asked the Home Secretary whether he has come to any decision on the question of the prolongation of the duration of the House of Commons of Northern Ireland; and whether he is aware that, owing to the absence of many Ulstermen on active service and the staleness of the register, a general election held under present conditions would of necessity fail to express the mind of the electorate?
To continue the duration of the United Kingdom Parliament for another year beyond November next legislation will be required, and the Government propose to include in this Measure a provision enabling the duration of the House of Commons of Northern Ireland to be prolonged for a year from next March provided such prolongation is approved by a resolution of the Northern Ireland House of Commons.
Can the Home Secretary say whether, in view of the fact that in Northern Ireland there are a Government and an Opposition, and that the coalition principle, as in our own case, has not been accepted, there is in fact a substantial case for prolongation, and ought they not to be permitted to have an election?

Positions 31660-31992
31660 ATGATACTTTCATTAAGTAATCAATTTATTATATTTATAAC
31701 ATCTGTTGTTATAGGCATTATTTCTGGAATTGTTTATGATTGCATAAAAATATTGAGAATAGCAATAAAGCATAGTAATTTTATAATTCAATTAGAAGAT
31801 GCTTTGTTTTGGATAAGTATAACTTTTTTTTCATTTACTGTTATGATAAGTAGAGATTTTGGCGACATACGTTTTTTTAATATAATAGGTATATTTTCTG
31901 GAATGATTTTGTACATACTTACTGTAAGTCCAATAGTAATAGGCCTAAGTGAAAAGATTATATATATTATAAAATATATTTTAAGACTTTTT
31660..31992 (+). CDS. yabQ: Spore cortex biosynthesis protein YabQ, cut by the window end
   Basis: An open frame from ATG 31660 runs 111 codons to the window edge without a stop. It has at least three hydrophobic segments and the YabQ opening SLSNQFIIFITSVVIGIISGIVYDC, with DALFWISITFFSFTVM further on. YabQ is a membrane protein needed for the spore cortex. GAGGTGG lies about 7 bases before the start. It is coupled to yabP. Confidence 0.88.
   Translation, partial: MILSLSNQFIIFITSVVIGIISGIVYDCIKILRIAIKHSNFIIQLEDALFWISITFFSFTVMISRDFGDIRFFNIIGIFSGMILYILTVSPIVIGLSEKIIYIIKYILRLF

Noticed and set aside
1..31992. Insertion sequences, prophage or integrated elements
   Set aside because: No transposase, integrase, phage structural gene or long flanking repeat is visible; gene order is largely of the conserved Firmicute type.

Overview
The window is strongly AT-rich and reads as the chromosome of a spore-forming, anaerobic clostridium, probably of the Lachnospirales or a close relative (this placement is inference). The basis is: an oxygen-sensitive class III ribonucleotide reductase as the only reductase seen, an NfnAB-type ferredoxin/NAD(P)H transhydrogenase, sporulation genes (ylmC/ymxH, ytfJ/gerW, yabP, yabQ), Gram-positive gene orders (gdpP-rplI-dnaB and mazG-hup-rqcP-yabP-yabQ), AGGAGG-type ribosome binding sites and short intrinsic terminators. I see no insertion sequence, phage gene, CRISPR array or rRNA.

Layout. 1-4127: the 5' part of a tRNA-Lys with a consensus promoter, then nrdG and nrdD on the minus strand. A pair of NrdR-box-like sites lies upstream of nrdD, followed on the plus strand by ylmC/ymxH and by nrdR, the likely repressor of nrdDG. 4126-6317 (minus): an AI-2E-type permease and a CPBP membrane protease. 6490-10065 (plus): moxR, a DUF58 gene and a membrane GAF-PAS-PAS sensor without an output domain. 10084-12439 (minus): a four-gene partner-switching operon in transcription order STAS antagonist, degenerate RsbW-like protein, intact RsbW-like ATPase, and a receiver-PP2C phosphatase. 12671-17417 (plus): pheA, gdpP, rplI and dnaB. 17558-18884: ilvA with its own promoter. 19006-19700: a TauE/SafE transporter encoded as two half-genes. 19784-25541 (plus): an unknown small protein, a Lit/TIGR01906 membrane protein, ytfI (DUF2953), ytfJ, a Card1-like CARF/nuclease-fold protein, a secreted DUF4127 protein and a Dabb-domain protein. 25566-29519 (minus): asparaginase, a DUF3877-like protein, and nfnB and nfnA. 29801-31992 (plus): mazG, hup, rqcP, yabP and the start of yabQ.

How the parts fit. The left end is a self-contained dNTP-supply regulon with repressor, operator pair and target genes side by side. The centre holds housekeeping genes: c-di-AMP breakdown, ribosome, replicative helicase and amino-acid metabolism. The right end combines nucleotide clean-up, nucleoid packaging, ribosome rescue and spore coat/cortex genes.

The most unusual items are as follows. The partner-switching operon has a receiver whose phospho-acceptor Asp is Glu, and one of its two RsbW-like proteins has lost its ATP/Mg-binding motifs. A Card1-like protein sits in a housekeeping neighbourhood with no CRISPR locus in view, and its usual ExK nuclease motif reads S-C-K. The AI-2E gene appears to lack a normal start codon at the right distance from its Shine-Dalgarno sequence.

Are these questions not out of Order because they are all in the exclusive domain of the Government and Parliament of Northern Ireland, and especially does not the question raised in this House as to the composition of the Parliament of Northern Ireland, which comes exclusively under the Act of 1920, fall within the power of the Parliament of Northern Ireland itself?
While recognising the very strong case against an election in these circumstances, would it not be a reasonable thing to suggest that some endeavour should be made to formulate a National Government on the lines of this Parliament in order to prolong its life?